JOHN FAITHFUL HAMER – Link to Committing Sociology essay: “In Praise of Chickens Crossing the Street and Never Asking Why”

NASSIM NICHOLAS TALEB – “Sophistry! I told the Chicken to fuck off and zapped him.”

WALTER MARSH – “It’s on its way to our Yoga center.”

AARON HASPEL – “We invent more stupid reasons for crossing the street than ever occurred to any chicken.”

DAVID BOXENHORN – Link to new study showing that chickens cross the street more freely in Israel than anywhere else in the world.

MARK ‘GURU’ BAKER – “It’s sprinting . . . to escape all the overweight losers and immigrants hooked on McNuggets.”

ELENI PANAGIOTARAKOU – “Does anyone have any scholarly articles about the treatment of chickens in Attic Greece?”

GRAEME BLAKE – “I coach chickens on how to get to the other side but being paleo, I also devour them when they get there.”

COREY LAW – “It wants to join our happy organic farm.”

PASCAL VENIER – Photo du poulet . . . in Manchester UK.

PIETRO BONAVITA – “Merda! Another migrant heading our way.”

VERGIL DEN – ”It wants to peck at my tree.”

MICHEL DAB – “Whatever the reason, Government should stay out of it.”

ANNA-LIISA AUNIO – “My students are trying to catch it for our rooftop garden.”

STANISLAV YURIN – Link to ‘Follow the Chicken’ search tool.

DANIELLE FARIBAULT – “I read the whole 4 volume history of chickens last night and it didn’t mention anything about that.”


JAFFER ALI – “What did you expect. It wants to get away from the murderous drone bombing.”

JED TROTT – “It’s running away from all my kids.”

NICHOLAS TEAGUE – “Don’t care. I’m fasting today.”

VINCE POMAL – “Don’t know but I follow chicuns around all the time to find out.”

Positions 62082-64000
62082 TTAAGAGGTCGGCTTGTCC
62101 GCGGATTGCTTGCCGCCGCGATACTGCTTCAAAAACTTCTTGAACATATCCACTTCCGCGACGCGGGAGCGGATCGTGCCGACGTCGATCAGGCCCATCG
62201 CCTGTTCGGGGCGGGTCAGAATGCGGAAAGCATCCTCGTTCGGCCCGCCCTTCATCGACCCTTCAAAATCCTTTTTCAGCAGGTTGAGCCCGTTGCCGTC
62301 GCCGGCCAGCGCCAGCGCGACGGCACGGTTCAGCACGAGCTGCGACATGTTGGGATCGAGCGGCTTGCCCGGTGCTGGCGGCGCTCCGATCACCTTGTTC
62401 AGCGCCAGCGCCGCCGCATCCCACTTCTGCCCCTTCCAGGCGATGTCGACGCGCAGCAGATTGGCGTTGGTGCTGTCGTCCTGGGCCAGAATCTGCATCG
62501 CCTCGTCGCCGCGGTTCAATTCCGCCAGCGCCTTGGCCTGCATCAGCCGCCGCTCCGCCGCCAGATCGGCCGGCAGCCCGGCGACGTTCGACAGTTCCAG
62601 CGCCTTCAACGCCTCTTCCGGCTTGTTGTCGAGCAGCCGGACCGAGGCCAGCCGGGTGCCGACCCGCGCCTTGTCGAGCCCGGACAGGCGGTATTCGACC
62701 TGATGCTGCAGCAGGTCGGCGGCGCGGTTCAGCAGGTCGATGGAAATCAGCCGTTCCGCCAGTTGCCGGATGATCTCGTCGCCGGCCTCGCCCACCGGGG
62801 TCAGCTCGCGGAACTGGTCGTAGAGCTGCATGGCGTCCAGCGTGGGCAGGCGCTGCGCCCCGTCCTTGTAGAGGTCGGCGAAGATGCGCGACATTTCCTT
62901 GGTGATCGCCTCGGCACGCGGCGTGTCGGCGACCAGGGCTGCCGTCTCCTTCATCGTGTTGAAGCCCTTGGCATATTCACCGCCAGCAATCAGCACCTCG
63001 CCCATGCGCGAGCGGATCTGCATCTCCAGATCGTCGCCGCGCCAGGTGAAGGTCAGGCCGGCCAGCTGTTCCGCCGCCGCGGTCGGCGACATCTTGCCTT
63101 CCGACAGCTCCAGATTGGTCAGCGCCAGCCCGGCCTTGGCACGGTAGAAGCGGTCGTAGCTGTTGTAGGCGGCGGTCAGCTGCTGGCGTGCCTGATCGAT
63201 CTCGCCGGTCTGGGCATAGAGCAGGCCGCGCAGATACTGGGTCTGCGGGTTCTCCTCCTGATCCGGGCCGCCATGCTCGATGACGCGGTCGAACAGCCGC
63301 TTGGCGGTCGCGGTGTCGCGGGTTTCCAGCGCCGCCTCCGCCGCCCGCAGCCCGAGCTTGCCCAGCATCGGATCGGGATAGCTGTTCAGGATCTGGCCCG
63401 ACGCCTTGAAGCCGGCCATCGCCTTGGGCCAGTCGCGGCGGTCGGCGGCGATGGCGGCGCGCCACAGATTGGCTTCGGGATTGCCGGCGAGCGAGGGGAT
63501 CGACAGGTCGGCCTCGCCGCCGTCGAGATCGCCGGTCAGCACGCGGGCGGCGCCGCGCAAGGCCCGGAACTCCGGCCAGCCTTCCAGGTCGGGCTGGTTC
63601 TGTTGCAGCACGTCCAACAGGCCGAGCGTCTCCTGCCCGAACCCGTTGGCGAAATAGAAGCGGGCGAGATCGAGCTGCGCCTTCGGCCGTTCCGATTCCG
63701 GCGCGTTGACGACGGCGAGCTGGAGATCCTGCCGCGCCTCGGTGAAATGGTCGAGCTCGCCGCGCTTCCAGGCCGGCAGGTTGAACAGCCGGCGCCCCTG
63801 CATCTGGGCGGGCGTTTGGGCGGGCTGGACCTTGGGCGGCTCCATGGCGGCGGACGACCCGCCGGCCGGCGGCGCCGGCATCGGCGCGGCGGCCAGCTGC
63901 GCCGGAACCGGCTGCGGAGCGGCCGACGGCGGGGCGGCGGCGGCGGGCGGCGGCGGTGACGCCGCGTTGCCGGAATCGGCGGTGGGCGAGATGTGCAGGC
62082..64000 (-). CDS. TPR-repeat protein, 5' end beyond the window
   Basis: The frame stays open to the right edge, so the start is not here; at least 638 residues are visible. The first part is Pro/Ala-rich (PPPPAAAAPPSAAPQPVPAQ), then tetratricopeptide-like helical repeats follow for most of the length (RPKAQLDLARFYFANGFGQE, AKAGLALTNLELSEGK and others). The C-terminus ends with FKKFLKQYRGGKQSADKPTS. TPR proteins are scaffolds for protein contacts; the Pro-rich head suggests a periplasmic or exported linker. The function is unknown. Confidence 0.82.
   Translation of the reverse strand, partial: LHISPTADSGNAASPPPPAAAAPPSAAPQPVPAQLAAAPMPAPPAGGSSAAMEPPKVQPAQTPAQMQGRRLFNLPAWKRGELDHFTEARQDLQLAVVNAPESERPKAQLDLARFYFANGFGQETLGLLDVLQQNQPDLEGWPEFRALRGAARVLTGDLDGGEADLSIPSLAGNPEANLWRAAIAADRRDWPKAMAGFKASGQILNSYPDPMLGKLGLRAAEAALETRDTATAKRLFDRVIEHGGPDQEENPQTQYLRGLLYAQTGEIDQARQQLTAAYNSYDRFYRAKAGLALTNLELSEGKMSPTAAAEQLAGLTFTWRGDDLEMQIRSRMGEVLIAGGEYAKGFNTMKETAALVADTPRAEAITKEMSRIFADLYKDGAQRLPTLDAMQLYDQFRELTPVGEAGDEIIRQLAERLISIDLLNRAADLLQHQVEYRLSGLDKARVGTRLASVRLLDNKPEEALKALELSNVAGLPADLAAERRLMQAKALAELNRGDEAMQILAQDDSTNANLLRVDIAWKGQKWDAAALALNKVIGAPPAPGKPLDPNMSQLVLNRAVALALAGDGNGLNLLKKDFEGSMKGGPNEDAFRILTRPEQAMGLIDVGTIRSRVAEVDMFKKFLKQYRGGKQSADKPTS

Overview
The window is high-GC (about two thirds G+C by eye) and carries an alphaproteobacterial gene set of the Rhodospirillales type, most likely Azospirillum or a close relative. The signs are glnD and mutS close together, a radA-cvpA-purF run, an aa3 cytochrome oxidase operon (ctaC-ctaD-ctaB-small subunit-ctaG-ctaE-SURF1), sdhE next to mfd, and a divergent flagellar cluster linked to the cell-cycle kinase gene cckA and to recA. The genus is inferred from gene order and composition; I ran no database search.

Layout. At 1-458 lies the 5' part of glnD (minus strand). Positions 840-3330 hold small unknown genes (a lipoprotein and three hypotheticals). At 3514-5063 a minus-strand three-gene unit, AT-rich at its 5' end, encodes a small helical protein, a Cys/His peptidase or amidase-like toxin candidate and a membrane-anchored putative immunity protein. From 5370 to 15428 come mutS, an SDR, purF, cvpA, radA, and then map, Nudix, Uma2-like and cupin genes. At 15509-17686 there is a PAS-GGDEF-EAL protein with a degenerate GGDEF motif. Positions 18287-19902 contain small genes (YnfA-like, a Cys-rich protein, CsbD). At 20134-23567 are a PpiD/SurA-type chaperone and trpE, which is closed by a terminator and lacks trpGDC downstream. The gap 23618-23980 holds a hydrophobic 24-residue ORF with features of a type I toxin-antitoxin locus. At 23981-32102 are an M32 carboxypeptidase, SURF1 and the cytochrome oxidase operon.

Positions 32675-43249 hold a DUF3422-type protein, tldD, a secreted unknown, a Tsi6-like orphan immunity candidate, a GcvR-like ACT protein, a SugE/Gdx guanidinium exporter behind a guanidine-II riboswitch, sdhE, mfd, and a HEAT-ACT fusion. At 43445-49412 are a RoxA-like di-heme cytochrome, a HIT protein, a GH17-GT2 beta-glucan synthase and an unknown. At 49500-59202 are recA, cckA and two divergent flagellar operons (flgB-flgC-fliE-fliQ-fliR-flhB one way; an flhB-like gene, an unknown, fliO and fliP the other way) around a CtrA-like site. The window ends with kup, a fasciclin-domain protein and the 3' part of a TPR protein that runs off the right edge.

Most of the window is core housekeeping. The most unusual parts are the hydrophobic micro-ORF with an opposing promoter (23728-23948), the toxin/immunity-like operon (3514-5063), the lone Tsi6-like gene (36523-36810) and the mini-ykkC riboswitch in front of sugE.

LEEÇA ST AUBIN – Posted photo of chicken but the tongue is sticking out.

PAUL WEHAGE – Link to some aria.

BAN KANJ – Arabic comment in latin alphabet with reversed ‘3’’s and new profile pix of Ban with chicken.

AARON ELLIOTT – “I have a great recipe for chicken.”

JEAN-LOUIS: Cartoon of old guy ranting: ‘I’ve been seeing chickens crossing the streets since I was a kid. And nobody had fucking opinions about it before Social Media.”

—Jean-Louis Rheault

On Friendship

“In my entire life I have not had as much pleasure as through our friendship during this year, not to speak of what I have learnt from you. When I hear of your studies, my mouth waters with the anticipation of your company; we have been created for an understanding of one another.”—Friedrich Nietzsche to Paul Rée (November 19, 1877)

11707995_10153018725007683_369736383443763111_oI once heard that in Love, both stare at each other while in Friendship both stare in the same direction. It is indeed one of the great pleasures of life when we share these intense moments of equally felt discovery, recognition, amazement, outrage, confirmation, memories or understanding with a friend about something outside of ourselves.

There are two very different dimensions however to Friendship. The first, to which I alluded to above, is the more superficial self-serving and somewhat hedonistic one that brings much of life’s pleasure and benefits. In fact, I can’t think of anything that is a more reliable source of Joy.

The other is obligation, deeper and mostly painful and costly. It is the duty to listen to the friend that is depressed or bitter, to visit the sick and shell out for the broke. There is no personal let alone pleasurable benefits to one’s self in this dimension of friendship. To help out friends—whose troubles are often self-inflicted and chronic—is usually viewed with suspicion by spouses and family, rarely reciprocated and generally quickly forgotten—even sometimes secretly resented—by the recipients.

Those who view friendship through some kind of quid pro quo cost-benefit analysis are correct in their calculation that there is no return from such investments, only costs. And when you are in need yourself, those who help will rarely be those you have helped. It is done because and only because it needs to be done. We all like to see ourselves as ones who will help a friend if needed, but as if by some kind of Calvinistic predestination, you are either a person that does or does not.